Tyler Reddick roars to new track record and Trucks pole at Talladega

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NASCAR Camping World Truck Series rookie Tyler Reddick on Friday afternoon roared to the pole for Saturday’s Fred’s 250 as the Talladega Superspeedway track record for Trucks wasn’t just broken, it was obliterated.

The old mark was 182.320 mph by a surprising name: now-retired Sprint Cup and Nationwide Series driver Mark Martin (Oct. 7, 2006).

Reddick bettered that mark by nearly 4 1/2 mph, clocking in at 186.827 mph, barely holding on to take the pole from Tayler Malsam (186.714 mph).

“I probably had the fastest truck of our group,” Reddick told Fox Sports 1. “I had no idea it was going to be a first-place qualifying position. I thought it was going to be more like sixth or seventh.

“There’s a lot of uncertainty with this qualifying program. The old style, you knew you had two laps to go out and you were done.

“But I’m glad we had the change. It got us a pole.”

Points leader Matt Crafton was third-fastest (186.427) and predicted a wild race on Saturday afternoon.

“It’s going to be chaos the whole race,” Crafton said. “We’ve got a good starting spot. All in all, it’s a good starting position.”

Johnny Sauter qualified fourth (186.278), followed by Ryan Blaney (185.517) and Erik Jones (185.301).

The rest of the top 12 qualifiers were Jeb Burton (185.273), Joe Nemechek (185.154), John Wes Townley (182.685), Mason Mingus (182.671), Chris Fontaine (182.598) and German Quiroga (175.810).

One of the biggest surprises was the qualifying effort of Darrell “Bubba” Wallace Jr., who will start 27th, his worst-ever start in the Truck series.

All 36 drivers that qualified made the show.

The rest of the field is:

13 Ben Kennedy 185.718

14 Ron Hornaday Jr. 185.679

15 Brennan Newberry 185.581

16 Joey Coulter 185.380

17 Daniel Suarez 185.308

18 Jimmy Weller 185.147

19 Bryan Silas 184.965

20 Clay Greenfield 184.947

21 Spencer Gallagher 184.708

22 Ryan Sieg 184.509

23 Norm Benning 183.973

24 Jennifer Jo Cobb 183.600

25 Tyler Young 181.870

26 Timothy Peters 181.697

27 Darrell Wallace Jr. 181.374

28 Ryan Ellis 179.726

29 Korbin Forrister 179.561

30 Scott Stenzel 177.806

31 Cody Ware 176.663

32 Derek White 175.590

33 Michael Affarano 175.581

34 Justin Jennings 165.999

35 Mike Harmon No Speed

36 Milka Duno No Speed

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IndyCar’s Scott Dixon staying fit with new training regimen during layoff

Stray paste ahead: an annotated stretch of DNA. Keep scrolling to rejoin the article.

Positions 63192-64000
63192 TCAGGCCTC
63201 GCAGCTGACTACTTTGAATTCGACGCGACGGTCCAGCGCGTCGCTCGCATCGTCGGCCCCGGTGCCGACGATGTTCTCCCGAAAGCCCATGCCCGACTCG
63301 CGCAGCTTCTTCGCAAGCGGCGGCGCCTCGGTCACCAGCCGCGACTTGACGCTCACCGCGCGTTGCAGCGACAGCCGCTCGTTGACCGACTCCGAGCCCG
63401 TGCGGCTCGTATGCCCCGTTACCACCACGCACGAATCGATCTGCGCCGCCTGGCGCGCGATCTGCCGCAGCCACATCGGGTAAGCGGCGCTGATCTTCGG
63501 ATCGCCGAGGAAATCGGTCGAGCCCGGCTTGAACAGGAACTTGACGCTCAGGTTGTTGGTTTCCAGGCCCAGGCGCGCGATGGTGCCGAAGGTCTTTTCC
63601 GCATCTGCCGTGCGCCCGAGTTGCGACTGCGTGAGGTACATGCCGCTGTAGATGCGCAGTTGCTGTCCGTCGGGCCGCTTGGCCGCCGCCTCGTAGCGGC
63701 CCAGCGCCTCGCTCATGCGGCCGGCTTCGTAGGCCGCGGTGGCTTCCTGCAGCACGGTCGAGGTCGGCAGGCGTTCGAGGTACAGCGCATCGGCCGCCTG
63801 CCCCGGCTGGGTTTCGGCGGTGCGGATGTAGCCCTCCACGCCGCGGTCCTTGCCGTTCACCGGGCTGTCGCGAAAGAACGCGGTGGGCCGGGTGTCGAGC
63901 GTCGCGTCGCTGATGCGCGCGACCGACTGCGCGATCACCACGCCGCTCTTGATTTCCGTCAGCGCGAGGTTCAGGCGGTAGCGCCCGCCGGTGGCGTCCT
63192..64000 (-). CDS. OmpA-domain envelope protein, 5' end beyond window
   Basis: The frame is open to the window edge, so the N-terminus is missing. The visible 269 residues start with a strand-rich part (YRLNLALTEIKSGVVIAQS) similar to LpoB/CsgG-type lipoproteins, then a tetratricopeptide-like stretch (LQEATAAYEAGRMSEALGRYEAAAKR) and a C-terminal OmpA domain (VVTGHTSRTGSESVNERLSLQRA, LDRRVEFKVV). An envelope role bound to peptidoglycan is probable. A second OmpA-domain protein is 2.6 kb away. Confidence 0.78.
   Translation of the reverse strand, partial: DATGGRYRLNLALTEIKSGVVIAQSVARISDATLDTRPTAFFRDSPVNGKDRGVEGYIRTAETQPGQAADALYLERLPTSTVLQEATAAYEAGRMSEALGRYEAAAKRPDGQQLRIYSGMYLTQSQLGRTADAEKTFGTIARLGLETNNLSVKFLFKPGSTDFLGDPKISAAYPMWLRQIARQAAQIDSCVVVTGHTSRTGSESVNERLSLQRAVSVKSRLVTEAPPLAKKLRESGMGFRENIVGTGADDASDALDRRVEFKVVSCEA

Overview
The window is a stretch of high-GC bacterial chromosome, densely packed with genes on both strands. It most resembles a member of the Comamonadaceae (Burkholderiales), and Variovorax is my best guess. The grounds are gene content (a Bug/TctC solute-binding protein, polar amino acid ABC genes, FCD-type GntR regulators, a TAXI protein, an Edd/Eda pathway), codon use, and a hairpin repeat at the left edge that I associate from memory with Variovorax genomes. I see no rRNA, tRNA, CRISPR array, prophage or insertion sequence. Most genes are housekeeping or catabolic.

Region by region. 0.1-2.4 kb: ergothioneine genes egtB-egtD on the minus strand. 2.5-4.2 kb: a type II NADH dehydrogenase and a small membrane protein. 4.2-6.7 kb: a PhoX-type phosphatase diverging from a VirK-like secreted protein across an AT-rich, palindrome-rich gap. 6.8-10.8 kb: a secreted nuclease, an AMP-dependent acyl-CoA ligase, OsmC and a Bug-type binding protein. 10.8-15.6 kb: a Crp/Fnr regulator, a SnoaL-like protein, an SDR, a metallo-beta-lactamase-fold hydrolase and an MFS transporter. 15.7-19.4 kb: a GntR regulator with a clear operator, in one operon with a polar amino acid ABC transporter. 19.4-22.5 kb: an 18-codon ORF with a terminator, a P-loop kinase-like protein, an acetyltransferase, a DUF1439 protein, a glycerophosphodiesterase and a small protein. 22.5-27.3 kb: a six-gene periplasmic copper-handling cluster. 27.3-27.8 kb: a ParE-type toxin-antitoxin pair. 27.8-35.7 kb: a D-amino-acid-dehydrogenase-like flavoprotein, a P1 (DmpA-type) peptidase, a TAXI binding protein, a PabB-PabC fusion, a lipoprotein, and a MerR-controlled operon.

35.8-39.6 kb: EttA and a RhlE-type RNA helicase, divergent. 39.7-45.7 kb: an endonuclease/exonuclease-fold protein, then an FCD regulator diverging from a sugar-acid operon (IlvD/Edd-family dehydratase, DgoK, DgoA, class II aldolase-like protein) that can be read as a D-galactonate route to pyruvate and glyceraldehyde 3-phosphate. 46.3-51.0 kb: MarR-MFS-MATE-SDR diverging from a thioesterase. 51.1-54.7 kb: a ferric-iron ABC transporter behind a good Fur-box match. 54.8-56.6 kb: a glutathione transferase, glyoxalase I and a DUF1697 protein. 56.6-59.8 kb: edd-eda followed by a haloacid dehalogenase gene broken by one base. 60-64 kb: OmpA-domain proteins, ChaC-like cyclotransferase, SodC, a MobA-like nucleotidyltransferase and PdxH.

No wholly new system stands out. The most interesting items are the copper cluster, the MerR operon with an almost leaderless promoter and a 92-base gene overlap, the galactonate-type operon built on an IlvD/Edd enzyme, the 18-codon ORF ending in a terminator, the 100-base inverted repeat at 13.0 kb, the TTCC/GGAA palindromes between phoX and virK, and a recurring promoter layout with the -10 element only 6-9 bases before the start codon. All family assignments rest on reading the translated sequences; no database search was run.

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During a regular racing schedule, five-time NTT IndyCar Series champion Scott Dixon of Chip Ganassi Racing would spend much of his time between races at PitFit in Indianapolis.

The highly advanced workout facility on the northwest side of Indianapolis is run by noted sports trainer Jim Leo. His clientele includes IndyCar Series drivers and other athletes in the area.

In addition to the array of workout machines, Leo’s facility also has advanced equipment to test a driver’s reaction time. These range from a board with lights that rapidly flash, and a driver has to hit the board to turn them off. There are other tests drivers do to keep their skills sharp and reaction time focused.

Times have changed, though.

Indiana is under a statewide lockdown with the exception of essential services only. Instead of going to PitFit, Dixon is working out at his home on the north side of Indianapolis.

RELATED: How is Sabres’ star Jack Eichel staying fit?

His reaction time is being tested by his wife, Emma, throwing a tennis ball at him, changing the direction with each toss.

“I’ve gone back to old school, like tennis balls and Emma can drop them or throw them,” Dixon told NBCSports.com. “As long as you keep up with basic cardio and lift weights and work on the neck muscles, that’s the harder part to get ready for.

“I had already stopped going into Pit Fit last week. We had not been doing that for a while. Haven’t left the house for 13 days, now. We went to the grocery store once. The rest of the stuff has been delivered.

“We’re locked down, man, trying to do our best for everyone else.”


Dixon’s home has an impressive array of workout equipment. That allows the 39-year-old racing legend to stay fit during this extended time off that won’t end until the last week of May at the earliest.

“I have most of the stuff I need at home,” Dixon explained. “Some of the reaction stuff, the D-2s and Synaptic machines plus some of the upper-body machines, are pretty unique machines. Those are the machines that Jim Leo has at PitFit.